One of these projects, Progress Report, is designed as an online curatorial resource centered on visual content and studio visits. Co-founded by Brooklyn-based painters Kris Chatterson and Vince Contarino, their project is particularly keen on abstraction and focuses on the creative process from the perspective of working artists. This is noteworthy not only because Chatterson and Contarino are a couple of accomplished abstract painters in their own right, but also because they prove to have an expansive grasp for what their contemporaries are up to.


Step One in a Fine Art and Photography Support System

By Regan Dickinson
March 7, 2011  |  weblink

Furthermore, based in Washington, D.C., is on its way to being much more than a print shop, thanks to the vision of its founder, Jose Ruiz, and Bridget Sue Lambert, Director & Digital Print Specialist for Furthermore Print, the company's production studio. The goal is to make Furthermore an alternative incubator for comtemporary art in D.C., New York, and beyond. The first step in that goal is to make printing more accessible to those artists.

Furthermore recently kicked off the concept with an open house at its studio, an event that drew hundreds of artists from the surrounding area. Though Furthermore opened its doors late last year, they took time to execute a creative printing project for the open house to show artists all the different possibilities they can explore with inkjet printing and the variety of printable media available to them.


Furthermore Finally Schedules a Hard Opening

From The Washington City Paper
By Kriston Capps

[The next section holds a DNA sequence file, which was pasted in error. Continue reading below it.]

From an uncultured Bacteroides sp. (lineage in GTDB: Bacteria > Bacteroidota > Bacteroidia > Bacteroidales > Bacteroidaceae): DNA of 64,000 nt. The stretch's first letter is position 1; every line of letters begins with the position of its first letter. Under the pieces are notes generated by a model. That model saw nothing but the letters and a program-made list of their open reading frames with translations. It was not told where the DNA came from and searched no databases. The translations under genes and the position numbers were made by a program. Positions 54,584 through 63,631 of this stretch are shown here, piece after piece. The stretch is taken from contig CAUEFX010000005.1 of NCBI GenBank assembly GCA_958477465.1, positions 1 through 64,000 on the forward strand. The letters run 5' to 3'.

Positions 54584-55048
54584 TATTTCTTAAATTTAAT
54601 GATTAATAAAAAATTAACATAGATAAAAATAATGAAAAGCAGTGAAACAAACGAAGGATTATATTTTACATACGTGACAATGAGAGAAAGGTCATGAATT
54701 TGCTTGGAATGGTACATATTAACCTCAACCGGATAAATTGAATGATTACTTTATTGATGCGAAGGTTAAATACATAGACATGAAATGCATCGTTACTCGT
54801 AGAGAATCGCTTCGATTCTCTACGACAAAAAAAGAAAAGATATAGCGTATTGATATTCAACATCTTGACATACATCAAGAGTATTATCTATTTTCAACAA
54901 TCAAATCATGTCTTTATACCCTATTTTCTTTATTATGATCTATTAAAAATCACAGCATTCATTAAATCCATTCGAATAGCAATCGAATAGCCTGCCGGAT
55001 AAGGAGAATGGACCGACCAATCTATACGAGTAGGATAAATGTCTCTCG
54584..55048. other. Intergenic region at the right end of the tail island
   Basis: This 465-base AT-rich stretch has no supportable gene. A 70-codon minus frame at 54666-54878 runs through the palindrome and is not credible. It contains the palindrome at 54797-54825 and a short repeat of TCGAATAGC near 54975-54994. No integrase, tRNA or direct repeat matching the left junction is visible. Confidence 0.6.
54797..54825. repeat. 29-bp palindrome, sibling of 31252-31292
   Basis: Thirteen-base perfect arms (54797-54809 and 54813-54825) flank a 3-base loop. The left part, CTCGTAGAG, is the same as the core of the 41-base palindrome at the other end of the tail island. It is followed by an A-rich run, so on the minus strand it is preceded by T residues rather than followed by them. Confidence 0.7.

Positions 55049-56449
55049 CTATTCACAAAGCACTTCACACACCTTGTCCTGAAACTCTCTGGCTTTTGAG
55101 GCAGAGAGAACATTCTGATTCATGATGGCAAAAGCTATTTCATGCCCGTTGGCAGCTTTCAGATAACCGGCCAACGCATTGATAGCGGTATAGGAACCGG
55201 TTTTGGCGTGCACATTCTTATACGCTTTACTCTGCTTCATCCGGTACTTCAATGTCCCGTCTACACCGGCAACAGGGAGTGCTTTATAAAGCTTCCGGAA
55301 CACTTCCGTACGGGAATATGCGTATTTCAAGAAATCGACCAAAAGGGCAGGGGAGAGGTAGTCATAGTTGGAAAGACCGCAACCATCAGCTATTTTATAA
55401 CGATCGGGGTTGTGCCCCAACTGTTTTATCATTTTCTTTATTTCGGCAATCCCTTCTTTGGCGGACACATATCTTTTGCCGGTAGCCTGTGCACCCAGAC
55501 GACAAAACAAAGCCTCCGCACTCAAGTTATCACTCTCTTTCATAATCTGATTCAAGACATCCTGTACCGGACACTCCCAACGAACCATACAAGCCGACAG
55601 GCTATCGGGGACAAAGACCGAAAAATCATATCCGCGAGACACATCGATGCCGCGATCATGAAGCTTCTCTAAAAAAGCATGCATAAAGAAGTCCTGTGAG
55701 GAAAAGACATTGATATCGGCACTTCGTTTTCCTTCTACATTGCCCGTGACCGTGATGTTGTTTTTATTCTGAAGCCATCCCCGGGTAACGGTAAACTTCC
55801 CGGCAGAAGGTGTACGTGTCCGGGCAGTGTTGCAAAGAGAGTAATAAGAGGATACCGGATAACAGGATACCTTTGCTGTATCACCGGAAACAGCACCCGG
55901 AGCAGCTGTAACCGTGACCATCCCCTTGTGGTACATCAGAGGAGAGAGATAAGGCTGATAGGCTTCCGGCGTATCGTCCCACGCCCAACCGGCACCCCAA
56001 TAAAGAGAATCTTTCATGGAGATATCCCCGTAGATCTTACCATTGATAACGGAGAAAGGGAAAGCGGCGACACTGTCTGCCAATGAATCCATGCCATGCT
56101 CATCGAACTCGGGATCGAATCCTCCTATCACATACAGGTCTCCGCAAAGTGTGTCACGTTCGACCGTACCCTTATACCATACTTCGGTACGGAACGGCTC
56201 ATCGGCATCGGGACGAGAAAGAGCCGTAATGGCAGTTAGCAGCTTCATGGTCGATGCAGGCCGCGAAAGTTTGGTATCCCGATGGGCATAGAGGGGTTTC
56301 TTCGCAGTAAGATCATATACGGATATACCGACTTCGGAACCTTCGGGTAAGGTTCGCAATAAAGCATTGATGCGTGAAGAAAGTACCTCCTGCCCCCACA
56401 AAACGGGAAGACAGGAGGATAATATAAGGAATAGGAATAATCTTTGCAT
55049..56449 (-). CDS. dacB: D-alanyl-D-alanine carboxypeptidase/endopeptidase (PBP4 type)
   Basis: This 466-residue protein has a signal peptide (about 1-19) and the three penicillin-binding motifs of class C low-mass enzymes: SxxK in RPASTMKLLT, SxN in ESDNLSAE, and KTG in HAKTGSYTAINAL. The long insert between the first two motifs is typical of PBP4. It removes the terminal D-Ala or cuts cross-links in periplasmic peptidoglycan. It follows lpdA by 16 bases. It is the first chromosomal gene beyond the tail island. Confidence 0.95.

February 3, 2011  |  weblink

When New York-based curator and former Washington artist José Ruiz offered Bridget Sue Lambert a job as a printer, she jumped at the opportunity. His new digital print shop, Furthermore, first unveiled in a Washington Post article last fall, would allow her to work toward a full partnership with Ruiz. And, finally, she'd be working in D.C.

Furthermore - which is hosting its first public open house on Saturday, Feb. 26 - is a win for Lambert, who's been hauling printing jobs for Washington artists to process at Annapolis' Aagpa Editions for nine years. Now that work will stay in town.

Washington, of course, already boasts print shops, including Vivid Solutions and Adamson Editions. So what is Furthermore bringing to D.C.? If Lambert has her way, her shop will change the way artists make work.


With Furthermore, José Ruiz aims for more 'fluid' art market

From The Washington Post
By Jessica Dawson
November 5, 2010  |  weblink

Washington, José Ruiz has returned... sort of. (Don't define him geographically, please - the very concept of "place" gums up his fluidity, more in a moment.)

Since December, Ruiz - now 35, he's an artist, curator, resident of Queens, and erstwhile head of Decatur Blue, that with-it art collective that kicked around D.C. in the late 1990s - has been plotting an art-world revolution. His mission: standing up for the art world's unconnected and underfunded, while undermining the Chelsea art mafia.

Ruiz calls his three-pronged attack "Furthermore", which is both a business venture and a state of mind.